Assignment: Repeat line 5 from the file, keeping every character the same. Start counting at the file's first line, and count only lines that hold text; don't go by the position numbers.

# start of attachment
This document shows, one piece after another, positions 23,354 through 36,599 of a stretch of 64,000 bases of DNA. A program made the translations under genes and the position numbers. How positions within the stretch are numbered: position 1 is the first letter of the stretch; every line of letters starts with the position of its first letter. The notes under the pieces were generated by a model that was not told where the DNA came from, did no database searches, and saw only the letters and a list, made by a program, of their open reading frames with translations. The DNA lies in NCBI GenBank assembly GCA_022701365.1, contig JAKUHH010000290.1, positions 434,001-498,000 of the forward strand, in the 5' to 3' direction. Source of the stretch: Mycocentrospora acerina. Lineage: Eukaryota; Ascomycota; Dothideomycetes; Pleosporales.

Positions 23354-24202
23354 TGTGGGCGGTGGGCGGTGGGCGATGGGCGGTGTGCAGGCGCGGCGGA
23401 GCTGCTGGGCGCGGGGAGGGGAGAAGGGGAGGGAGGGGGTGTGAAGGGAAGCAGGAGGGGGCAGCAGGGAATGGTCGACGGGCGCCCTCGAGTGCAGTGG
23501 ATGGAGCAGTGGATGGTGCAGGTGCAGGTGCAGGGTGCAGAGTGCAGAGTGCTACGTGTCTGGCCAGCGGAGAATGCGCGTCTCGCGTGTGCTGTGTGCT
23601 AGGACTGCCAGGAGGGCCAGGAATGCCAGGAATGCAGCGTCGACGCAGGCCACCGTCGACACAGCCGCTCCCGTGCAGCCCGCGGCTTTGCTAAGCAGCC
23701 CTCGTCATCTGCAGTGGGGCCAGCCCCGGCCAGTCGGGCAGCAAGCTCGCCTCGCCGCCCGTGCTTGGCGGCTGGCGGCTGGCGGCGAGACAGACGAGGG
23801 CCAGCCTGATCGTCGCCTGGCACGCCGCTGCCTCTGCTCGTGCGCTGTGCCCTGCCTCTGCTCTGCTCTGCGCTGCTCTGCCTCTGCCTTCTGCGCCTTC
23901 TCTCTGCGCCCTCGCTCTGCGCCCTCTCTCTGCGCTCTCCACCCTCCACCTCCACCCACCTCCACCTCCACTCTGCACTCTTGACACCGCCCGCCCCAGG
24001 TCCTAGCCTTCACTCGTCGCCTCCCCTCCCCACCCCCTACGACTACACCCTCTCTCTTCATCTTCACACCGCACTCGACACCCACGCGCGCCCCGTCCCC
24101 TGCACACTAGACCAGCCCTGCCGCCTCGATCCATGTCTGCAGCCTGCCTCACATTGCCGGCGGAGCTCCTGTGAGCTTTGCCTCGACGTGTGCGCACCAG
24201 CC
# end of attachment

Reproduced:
23501 ATGGAGCAGTGGATGGTGCAGGTGCAGGTGCAGGGTGCAGAGTGCAGAGTGCTACGTGTCTGGCCAGCGGAGAATGCGCGTCTCGCGTGTGCTGTGTGCT